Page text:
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Today I wish to comment on how reading and study help us deepen our love of God.

The last and most barbarous of the Roman persecutions was inaugurated by the emperor Diocletian in the year 298. It raged more or less until the edict of toleration by Constantine in 312. One of the weapons which the tyrants used to try to stamp our Christianity was the burning of all sacred books. The persecutors realized the importance of the Scriptures and religious books in the spread of Christianity. They rightly concluded that if they were to destroy Christianity they would have to destroy the books of the Christians. During the persecution, those Christians who weakened and willing gave up the sacred books were branded with a special name, the "Traditores," i.e., "those who handed over the books." (Incidentally, this burning of the books of Christians was done frequently and is the chief reason why we know so little about the first 300 hundred years of the Church. Perhaps not even five percent of the writings of those years have come down to us).

We must study about God in order to love Him better. If you want to learn more about chemistry, you have to knuckle down to diligent study. If you desire to know more about God, you must read pertinent books. There are many ways of meeting the living God. Each time we come to Mass we meet God; each time we receive Communion or are absolved from our sins, we meet the living Christ, Who is God. If we want to make these meetings the meetings of friends, if through these meetings we want to come closer to God, we must do what we would do to develop a friendship as we would with anybody else. We must try to find out all we can about God.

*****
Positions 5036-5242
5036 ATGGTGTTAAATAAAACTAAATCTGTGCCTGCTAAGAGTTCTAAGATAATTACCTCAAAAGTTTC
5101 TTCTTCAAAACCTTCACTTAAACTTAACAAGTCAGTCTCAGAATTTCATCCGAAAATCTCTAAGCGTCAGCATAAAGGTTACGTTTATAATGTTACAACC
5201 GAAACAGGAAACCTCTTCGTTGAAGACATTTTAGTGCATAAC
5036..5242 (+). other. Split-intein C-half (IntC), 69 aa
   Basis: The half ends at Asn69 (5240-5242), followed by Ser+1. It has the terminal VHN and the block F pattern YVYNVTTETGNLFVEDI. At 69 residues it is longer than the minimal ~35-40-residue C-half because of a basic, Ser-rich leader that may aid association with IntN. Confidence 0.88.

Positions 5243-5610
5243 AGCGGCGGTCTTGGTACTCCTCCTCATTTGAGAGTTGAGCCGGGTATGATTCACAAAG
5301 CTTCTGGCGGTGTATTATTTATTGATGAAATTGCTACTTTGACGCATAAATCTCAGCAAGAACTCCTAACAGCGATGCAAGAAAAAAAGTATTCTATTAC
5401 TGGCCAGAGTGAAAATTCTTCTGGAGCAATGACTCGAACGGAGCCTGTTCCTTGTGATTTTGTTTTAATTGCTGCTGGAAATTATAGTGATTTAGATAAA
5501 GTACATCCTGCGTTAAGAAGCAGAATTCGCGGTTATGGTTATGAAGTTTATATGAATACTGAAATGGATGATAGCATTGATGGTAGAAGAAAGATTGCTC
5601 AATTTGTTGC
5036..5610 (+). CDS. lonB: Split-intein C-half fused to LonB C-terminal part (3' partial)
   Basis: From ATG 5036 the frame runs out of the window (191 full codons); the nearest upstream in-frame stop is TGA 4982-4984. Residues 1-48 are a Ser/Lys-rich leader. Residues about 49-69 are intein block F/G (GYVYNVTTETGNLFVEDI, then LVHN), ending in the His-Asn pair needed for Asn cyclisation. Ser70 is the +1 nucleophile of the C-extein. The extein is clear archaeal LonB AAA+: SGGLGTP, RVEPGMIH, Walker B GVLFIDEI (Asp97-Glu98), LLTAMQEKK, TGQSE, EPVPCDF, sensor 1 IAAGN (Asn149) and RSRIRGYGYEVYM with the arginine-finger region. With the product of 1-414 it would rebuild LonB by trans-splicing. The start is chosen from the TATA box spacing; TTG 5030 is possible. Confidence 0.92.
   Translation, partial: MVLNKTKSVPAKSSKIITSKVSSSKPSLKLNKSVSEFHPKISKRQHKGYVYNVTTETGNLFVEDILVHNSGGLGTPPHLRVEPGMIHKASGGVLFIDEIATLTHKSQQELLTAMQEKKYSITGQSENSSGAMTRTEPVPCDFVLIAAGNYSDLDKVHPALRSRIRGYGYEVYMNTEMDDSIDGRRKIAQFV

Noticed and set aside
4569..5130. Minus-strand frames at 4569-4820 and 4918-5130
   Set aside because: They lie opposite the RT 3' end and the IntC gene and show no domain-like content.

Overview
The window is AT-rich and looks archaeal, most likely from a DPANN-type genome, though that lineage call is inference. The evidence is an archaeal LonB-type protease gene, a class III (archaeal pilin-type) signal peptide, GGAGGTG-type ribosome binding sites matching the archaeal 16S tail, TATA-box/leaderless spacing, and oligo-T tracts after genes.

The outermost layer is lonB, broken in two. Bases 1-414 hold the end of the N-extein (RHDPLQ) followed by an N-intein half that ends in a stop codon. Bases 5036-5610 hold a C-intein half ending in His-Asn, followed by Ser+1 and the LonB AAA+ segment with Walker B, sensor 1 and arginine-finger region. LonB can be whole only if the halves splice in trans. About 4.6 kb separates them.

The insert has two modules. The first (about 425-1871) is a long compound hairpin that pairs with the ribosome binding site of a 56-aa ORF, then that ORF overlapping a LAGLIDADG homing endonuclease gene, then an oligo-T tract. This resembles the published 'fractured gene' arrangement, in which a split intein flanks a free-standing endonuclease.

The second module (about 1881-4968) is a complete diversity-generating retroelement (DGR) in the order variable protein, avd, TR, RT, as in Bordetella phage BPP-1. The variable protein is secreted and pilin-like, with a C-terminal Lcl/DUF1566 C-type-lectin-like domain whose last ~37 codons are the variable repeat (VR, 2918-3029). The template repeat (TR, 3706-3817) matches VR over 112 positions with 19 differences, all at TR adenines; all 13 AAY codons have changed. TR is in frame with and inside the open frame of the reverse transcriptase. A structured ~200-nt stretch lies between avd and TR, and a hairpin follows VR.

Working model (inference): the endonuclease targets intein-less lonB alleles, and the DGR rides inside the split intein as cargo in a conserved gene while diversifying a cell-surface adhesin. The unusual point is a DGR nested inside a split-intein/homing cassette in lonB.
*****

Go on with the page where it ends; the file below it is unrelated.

If we do not make this effort, our meetings with Him will be like the many casual contacts we have with people during the week. We meet; we say "hello", exchange a few pleasantries and then go on our way. We are still only acquaintances. We have given little and received little. We have profited little from our meeting. If we do not make an effort to learn all we can about God, meeting Him will be like meeting a stranger.

Most of us prefer to meet and talk with friends rather than with strangers. Perhaps the reason many people find religion so burdensome is because God is such a stranger to them.

Studying our faith and learning more about God can only be rewarding. We are never disappointed in what we learn about God. If we study people we may learn things which will lessen our respect and our love for a person, but this can never happen in the case of God. The result of our studies should be that we will come to love God more and more. One of the most effective ways to learn how to love God is to read how other people have loved and understood God. The Bible, the lives of the saints, books on the spiritual life, even books which explain doctrine are all records of how other people have encountered God, records of what they have experienced with God, records of how they saw and understood God. If we are wise we will profit from all of this stored-up wisdom. We need not read much, but we should read what we can and then think about it a bit. Study, reflection and prayer are a sure way to grow in the love of God.

We cannot all be great scholars, but we can all give up a little time which otherwise would be spent watching TV or reading light material in order to study the faith. Everyone can subscribe to a Catholic magazine and read the articles in it. Everyone can read a pamphlet or two. Neither of these two things would be too taxing. We should try to read a book now and then about the faith.

There are so many books that I would like to read and can't find time to read - that - if there are books to be read in heaven - I won't find it difficult to keep busy throughout all eternity.

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Copyright © 1995-2019, Father Scannell. All rights reserved.